Affinity is a bitch. Humans gravitate to certain things. Preference.
Gamers like football/music/literature fans globally become torn by affinity. For gamers the battle lines delinenate by platforms. Platform holders promote and encourage the points of difference. Killer software = system sellers. The marketing mathematics is simple. Gamers are split down the middle … the platform agnostic and the fan-boys. The seventh generation is typified by three viable, concurrent home based platforms. The flag in the sand came from the X360 in 2005, and as an Xbox fanatic it was easy to make the jump to 360. Case closed.
By 2007, the arrival of Playstation 3, my allegiances were already clear. It wasn’t until 2008 that I felt compelled to actually pick up the Dual Shock. Even the launch of Uncharted hadn’t been enough to sway me. The positioning felt too close to X360, and there wasnt a clear and immediate need for me to invest time in another platform. There was also no Gamerscore which by that point had already got me in its insidious vice-like grip. Only Little Big Planet had intrigued me enough to make the leap. LBP was a system seller, a unique experience unlike any other, powered and empowered by PlayStation 3. The game was jaw dropping.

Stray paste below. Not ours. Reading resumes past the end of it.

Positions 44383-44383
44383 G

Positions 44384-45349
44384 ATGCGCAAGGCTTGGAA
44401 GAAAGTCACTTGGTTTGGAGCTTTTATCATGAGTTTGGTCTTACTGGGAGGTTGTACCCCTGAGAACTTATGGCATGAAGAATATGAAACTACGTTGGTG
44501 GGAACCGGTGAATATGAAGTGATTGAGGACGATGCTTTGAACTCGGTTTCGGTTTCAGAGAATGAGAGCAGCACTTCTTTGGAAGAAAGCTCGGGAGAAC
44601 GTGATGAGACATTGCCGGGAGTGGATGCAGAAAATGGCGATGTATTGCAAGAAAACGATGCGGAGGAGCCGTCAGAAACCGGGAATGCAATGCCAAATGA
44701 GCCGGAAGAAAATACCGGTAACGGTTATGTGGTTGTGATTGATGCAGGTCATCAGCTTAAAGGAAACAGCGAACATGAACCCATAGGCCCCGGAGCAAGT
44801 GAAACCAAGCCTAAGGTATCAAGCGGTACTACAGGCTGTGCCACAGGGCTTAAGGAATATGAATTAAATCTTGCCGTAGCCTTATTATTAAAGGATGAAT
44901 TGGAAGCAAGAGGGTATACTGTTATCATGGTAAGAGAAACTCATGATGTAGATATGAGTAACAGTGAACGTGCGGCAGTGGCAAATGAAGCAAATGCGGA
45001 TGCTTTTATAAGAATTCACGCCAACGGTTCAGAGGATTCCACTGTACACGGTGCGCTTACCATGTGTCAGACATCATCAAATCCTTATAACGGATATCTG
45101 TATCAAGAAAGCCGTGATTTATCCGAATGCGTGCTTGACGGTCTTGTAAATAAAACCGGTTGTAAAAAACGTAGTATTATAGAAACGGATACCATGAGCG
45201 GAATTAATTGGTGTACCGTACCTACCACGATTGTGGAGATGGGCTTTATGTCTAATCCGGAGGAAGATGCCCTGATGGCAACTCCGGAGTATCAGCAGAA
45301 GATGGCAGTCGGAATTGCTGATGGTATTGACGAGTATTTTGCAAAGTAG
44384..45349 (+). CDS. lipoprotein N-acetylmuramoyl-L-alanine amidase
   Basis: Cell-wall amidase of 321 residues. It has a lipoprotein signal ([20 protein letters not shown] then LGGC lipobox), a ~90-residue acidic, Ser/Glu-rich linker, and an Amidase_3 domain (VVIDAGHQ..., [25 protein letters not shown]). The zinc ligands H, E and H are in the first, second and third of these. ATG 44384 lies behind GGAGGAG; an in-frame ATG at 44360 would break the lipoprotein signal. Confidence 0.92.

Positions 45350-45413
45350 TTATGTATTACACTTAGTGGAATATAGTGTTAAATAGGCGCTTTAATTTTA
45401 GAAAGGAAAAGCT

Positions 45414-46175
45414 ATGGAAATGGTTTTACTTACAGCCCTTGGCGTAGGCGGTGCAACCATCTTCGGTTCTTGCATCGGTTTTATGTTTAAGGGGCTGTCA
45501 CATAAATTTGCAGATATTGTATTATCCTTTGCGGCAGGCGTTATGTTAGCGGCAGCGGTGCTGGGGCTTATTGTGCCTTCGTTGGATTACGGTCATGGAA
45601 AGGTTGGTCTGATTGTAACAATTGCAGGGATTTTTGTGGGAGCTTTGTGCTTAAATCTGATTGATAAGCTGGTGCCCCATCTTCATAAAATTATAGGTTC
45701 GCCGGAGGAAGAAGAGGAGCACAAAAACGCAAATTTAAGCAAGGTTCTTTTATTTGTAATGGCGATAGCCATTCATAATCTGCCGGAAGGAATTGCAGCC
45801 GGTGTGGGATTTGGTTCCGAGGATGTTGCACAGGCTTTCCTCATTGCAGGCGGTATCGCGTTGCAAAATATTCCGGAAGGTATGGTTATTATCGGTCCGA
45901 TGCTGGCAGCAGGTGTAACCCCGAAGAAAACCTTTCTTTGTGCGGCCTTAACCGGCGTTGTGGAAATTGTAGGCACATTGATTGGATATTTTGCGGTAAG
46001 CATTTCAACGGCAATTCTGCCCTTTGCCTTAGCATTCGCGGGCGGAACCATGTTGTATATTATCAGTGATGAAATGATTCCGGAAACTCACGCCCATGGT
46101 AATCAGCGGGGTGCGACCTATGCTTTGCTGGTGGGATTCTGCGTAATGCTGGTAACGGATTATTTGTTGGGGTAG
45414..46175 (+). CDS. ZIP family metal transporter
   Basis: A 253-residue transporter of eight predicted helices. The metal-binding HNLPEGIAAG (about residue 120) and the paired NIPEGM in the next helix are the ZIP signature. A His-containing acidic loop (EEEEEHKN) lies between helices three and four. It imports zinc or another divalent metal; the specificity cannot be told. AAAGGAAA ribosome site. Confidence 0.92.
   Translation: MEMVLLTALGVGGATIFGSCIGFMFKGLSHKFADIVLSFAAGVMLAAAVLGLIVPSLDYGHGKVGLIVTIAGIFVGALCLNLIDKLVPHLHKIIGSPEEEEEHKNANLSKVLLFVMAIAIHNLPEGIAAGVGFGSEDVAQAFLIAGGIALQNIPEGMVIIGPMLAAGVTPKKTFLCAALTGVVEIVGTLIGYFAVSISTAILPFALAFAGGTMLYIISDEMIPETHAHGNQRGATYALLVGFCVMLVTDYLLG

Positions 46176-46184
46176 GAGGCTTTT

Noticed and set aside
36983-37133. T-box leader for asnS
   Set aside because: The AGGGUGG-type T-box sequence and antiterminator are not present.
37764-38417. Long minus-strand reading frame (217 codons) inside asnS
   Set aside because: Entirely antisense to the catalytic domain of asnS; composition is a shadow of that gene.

Then nothing … There wasn’t another experience as compelling on PS3. I went right back to X360.
The PS3 served as a Blu-Ray player, then an iPlayer experience that all but eradicated any scheduled TV viewing. The PS3 had become part of daily life, in a context that I had never anticipated. It still struggled to compete for gameplay time. However in post E3 2011, PS3 feels like the vanguard of core gaming. Standing alone with a purity of gameplay experiences that I’d overlooked before.
Two tasks stand in my way. Finding a local meeting of Gamerscore Anonymous and training my hands to accept the Dual Shock. Muscle memory is a cruel mistress …